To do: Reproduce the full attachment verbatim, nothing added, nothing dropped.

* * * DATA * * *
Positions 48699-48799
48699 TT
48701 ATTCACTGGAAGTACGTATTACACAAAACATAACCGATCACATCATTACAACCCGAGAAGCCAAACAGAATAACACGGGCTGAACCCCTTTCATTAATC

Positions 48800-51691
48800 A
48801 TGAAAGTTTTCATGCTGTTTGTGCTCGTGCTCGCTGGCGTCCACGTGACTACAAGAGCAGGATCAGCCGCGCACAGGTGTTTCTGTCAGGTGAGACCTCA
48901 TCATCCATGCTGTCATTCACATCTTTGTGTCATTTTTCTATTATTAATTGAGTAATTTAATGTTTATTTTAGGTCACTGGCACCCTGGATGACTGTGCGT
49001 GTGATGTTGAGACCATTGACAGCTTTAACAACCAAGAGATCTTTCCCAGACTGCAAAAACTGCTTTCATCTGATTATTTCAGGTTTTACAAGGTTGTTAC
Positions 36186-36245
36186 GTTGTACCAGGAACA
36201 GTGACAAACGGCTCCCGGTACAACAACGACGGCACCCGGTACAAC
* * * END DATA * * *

Positions 48699-48799
48699 TT
48701 ATTCACTGGAAGTACGTATTACACAAAACATAACCGATCACATCATTACAACCCGAGAAGCCAAACAGAATAACACGGGCTGAACCCCTTTCATTAATC

Positions 48800-51691
48800 A
48801 TGAAAGTTTTCATGCTGTTTGTGCTCGTGCTCGCTGGCGTCCACGTGACTACAAGAGCAGGATCAGCCGCGCACAGGTGTTTCTGTCAGGTGAGACCTCA
48901 TCATCCATGCTGTCATTCACATCTTTGTGTCATTTTTCTATTATTAATTGAGTAATTTAATGTTTATTTTAGGTCACTGGCACCCTGGATGACTGTGCGT
49001 GTGATGTTGAGACCATTGACAGCTTTAACAACCAAGAGATCTTTCCCAGACTGCAAAAACTGCTTTCATCTGATTATTTCAGGTTTTACAAGGTTGTTAC
Positions 36186-36245
36186 GTTGTACCAGGAACA
36201 GTGACAAACGGCTCCCGGTACAACAACGACGGCACCCGGTACAAC